As many college graduates and school leavers enter the workforce in Dublin and Ireland for the first time, this blog post provides 5 career guidance tips to help them (the advice applies to others as well) navigate and excel in their career.
1. Hit the Ground Running
From day one, you should do everything you can to add value to your employer. Nobody in your company is interested in fancy degrees or great results in exams; they are only interested in what value you can add. At the early stage of your career, you may have a more limited range of practical skills but you can compensate for that by becoming full entrenched in your role. You can do this by learning everything about your role, your company, the market they operate in etc. Push yourself to learn whatever skills your company need you to know as quickly and effectively as possible.
2. There will be setbacks
Your career is unlikely to be linear and there will be setbacks. If an internship, project or task didn’t go so well, don’t be too hard on yourself – bounce back and focus on your next step. Evaluate why something didn’t work out and then try to correct it for the future. So long as you tried your best and worked diligently, you will most likely get other opportunities in your current role or elsewhere.
3. Think Ahead
You should start thinking about what you want to be in one, two, five or even ten years’ time and the steps that you need to take to get there. It’s easy to get side-tracked by small day-to-day tasks or overwhelmed by stressful situations when you are unsure of what you want to achieve. Your goals should be specific. A great way to put extra pressure on yourself to pursue your goals is to write them down, share them with some other people and start taking steps (even small steps will suffice) to achieve them. Commitments that are most effective are those that are active, effortful, public and voluntary.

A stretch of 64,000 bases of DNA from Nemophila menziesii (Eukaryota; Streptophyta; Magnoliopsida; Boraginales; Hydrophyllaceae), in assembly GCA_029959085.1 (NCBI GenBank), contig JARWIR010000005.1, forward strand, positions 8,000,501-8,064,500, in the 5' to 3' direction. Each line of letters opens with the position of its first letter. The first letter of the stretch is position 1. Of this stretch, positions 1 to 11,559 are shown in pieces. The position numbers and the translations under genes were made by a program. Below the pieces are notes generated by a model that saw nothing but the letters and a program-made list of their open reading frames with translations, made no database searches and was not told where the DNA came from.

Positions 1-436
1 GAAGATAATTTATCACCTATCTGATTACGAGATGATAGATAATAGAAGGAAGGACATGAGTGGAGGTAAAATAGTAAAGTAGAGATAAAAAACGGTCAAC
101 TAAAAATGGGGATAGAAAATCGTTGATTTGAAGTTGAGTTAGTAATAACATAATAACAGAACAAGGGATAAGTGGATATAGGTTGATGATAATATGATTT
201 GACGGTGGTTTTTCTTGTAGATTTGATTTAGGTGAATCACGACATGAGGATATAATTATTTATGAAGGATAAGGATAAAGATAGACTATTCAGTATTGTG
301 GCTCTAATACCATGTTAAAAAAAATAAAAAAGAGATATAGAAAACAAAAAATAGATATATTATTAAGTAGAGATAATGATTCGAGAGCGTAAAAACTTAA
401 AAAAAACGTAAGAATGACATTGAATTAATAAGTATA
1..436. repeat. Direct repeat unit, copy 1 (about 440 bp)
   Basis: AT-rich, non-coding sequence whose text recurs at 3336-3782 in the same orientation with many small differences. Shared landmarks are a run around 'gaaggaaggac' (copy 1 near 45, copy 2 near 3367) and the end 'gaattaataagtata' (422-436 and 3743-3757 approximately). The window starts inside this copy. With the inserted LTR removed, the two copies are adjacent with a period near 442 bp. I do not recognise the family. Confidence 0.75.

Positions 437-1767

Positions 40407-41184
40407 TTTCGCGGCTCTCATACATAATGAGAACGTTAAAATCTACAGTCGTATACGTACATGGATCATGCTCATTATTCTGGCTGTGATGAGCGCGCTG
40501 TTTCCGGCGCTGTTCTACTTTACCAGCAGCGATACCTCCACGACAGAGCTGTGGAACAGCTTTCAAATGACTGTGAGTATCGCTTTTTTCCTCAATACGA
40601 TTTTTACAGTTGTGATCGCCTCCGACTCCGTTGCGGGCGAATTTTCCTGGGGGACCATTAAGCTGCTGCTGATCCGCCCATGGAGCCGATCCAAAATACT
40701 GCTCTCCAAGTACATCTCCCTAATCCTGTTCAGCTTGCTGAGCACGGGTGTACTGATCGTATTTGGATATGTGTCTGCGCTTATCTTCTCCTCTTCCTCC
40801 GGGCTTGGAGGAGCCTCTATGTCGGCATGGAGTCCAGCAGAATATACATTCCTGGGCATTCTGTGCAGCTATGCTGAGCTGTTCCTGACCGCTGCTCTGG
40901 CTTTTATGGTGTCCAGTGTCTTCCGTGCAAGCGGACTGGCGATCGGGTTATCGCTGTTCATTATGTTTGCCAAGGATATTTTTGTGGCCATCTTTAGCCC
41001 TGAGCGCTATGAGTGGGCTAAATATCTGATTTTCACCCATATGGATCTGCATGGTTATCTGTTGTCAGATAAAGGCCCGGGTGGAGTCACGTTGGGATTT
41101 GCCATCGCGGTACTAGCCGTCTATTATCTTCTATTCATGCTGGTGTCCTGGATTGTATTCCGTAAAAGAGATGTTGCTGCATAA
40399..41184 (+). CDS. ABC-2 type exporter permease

4. Job Hunting – Help others before first asking for their help
One of the biggest networking mistakes is going to industry events and asking every person you meet to help you get a new job. Some of these people can probably help you to get a new job but they are not your friends and they will only help if there is something in it for them. Once you know who can help you, find out what they do in and out of work and how you can help them. Then, offer to help them and if they let you help, this will activate the norm of reciprocation (i.e. if I do something for you, you will feel obliged to do something back for me). It also gives you the opportunity to show that person that you won’t let them down if they risk their reputation to help you get a job.
5. Learn to Sell
Don’t be deceived, we’re not talking about becoming a sales rep but you have to learn to sell your ideas, work, expertise and vision. Whether it is the project discussions, salary negotiations, performance reviews, your ability to sell will play a huge factor in determining whether you get what you want.
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